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Sometimes I need to end a process quickly via terminal but it is tedious to just type ps -e | grep firefox and then kill all the time. I want to create an alias in my .bashrc and just type in killfirefox

I guess this would do it but I don't really understand everything.

so I've learn that either ps -e | grep firefox | sudo awk '{print $1}' or pgrep firefox will return the pid of firefox which I need to kill a process. I thought this would do the job :

pgrep firefox | sudo awk '{kill $1}' but it doesn't work. It says nothing and firefox is still running. I then tried pgrep firefox | sudo awk '{system(sudo kill $1)}' but then it returns "sh: 1: 27762: not found".

Why doesn't my way work? What's wrong?

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    your way doesn't work because it makes no sense. it's both wrong and massively over-complicated (e.g. why do you think you need sudo to kill a process you own?). BTW, if you have pgrep, you also have pkill. – cas May 1 '16 at 10:57
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    You also could try killall firefox or killall -r firefox. – Thomas May 1 '16 at 11:02
  • Upvoting this. Because overkill can be instructive sometimes. In French we call it "chercher midi à quatorze heures". – user86969 May 1 '16 at 17:05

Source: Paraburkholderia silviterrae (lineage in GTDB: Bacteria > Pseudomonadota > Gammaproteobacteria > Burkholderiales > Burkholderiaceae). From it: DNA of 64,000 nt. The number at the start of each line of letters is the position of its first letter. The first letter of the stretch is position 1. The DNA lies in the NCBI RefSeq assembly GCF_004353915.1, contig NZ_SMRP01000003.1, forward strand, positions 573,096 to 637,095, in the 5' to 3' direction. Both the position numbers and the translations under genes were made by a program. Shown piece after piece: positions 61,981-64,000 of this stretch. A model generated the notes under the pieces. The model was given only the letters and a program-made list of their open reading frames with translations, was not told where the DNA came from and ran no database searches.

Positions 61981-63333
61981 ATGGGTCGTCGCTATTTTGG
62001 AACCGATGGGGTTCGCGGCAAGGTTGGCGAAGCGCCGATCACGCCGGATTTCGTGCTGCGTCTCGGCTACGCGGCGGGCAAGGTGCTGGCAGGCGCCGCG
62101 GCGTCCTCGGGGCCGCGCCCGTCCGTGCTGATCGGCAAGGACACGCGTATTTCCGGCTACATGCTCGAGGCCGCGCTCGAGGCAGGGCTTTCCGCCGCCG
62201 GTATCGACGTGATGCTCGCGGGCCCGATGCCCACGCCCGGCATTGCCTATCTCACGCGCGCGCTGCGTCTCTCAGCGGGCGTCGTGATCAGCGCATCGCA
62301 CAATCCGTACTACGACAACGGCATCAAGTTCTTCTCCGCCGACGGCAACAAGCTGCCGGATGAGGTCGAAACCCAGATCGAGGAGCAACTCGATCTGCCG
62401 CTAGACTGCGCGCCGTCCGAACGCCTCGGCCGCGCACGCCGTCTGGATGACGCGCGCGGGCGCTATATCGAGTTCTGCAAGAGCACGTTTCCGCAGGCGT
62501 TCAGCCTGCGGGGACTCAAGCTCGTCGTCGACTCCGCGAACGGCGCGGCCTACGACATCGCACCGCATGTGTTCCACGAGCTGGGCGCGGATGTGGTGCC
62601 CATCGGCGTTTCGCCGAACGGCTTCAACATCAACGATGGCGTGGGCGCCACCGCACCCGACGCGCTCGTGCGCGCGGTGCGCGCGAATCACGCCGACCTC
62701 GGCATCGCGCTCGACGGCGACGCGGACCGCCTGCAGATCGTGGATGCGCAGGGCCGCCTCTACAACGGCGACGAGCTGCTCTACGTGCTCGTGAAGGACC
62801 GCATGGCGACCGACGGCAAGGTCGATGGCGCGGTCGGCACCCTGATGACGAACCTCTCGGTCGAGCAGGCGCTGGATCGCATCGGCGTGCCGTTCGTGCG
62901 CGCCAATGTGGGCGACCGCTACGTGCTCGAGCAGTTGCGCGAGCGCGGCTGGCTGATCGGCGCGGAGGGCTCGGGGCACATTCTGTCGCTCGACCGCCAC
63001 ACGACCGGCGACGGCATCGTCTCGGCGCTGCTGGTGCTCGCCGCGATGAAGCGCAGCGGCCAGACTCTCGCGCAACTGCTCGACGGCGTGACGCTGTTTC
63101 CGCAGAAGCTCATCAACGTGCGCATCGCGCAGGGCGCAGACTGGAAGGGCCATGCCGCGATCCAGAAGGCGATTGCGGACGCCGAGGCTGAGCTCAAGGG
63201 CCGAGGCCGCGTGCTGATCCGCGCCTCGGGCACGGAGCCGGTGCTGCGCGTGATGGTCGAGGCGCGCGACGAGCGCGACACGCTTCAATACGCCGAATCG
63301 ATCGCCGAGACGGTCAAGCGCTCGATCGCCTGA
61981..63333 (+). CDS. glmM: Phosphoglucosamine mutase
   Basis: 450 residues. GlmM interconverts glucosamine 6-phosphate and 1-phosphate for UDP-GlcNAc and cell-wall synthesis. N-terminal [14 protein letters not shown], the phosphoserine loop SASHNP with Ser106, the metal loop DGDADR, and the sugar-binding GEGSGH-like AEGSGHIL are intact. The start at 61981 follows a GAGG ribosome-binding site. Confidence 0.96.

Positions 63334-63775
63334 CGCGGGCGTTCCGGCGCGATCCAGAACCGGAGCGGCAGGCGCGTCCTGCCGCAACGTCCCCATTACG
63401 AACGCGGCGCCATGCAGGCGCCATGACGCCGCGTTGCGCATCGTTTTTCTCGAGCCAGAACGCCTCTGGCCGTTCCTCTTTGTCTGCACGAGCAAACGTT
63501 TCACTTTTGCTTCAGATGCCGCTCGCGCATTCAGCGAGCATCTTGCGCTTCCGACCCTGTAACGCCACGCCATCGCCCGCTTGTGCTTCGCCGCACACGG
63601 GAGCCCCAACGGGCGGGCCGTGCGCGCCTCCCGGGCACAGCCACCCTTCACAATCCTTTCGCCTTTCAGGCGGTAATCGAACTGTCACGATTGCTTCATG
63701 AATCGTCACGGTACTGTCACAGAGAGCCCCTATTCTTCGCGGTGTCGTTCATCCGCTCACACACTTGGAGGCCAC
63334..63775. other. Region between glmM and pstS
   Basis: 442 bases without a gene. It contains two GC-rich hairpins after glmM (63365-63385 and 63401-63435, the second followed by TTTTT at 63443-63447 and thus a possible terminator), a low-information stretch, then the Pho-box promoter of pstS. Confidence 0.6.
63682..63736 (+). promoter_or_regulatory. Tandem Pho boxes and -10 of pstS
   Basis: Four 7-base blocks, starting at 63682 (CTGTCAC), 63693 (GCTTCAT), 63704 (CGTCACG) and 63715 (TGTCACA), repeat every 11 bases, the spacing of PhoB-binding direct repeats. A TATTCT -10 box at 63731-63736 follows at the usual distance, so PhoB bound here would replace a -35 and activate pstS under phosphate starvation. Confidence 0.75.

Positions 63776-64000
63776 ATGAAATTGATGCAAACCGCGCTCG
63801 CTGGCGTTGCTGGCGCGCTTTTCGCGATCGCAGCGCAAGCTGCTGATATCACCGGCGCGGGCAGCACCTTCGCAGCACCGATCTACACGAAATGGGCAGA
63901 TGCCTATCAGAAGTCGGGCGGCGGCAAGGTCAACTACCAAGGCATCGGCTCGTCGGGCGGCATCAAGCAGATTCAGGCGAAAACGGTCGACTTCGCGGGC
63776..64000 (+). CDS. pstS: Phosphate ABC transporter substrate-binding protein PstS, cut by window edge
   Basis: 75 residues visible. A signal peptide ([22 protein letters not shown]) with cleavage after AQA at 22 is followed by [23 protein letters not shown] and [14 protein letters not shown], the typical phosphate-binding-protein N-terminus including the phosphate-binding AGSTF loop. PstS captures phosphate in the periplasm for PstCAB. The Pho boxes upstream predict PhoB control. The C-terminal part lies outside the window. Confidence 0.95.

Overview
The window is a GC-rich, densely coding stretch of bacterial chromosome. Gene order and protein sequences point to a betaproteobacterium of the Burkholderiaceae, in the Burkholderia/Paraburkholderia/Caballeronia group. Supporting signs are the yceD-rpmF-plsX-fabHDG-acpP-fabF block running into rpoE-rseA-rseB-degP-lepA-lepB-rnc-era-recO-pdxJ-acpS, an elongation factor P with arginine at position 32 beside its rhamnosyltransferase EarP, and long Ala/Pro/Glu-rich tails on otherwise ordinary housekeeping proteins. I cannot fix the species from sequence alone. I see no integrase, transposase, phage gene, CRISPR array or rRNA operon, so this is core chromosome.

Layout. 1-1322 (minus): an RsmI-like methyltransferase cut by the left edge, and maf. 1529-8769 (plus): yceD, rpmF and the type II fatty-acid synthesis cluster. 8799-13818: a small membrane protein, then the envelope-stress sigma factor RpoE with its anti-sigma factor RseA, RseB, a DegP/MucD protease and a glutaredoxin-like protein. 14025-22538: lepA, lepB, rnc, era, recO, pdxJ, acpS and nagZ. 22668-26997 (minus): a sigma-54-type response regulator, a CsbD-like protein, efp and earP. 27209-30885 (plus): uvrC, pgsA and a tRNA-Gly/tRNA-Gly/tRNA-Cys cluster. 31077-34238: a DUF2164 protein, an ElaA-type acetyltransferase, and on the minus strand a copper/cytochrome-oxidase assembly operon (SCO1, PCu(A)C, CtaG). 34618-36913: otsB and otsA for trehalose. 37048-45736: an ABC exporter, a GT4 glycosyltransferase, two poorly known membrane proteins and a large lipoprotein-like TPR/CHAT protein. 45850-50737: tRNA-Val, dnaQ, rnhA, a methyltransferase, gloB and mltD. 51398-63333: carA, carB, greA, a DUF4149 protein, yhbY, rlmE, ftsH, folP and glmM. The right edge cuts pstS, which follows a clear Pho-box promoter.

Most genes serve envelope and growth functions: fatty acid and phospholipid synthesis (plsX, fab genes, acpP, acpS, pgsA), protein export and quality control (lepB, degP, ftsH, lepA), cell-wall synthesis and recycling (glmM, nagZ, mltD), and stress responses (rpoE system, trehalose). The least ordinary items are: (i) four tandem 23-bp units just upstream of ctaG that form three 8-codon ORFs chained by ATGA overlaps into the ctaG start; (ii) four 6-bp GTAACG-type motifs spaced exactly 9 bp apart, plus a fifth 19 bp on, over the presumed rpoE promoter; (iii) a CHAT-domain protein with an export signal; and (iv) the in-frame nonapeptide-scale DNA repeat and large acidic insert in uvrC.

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To have your way works you have to fix the awk syntax and use the system function to execute commands in awk:

pgrep firefox | awk '{system("kill "$1)}'

Then you have your own-made (wheel reinvented) equivalent of:

pkill firefox

as pointed out in your question comments.

1

For applications like Firefox, I just use killall firefox.

man killall

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ps -U root -u root | grep "process command word occurrence" or " anything to match" | sudo awk '{system ("sudo kill "$2)}

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    This is even more typing than the OP already was doing – Anthon Sep 2 '17 at 6:20
  • original command by OP > ps -e | grep firefox | sudo awk '{print $1}' – KaziMurtaza Sep 5 '17 at 8:06

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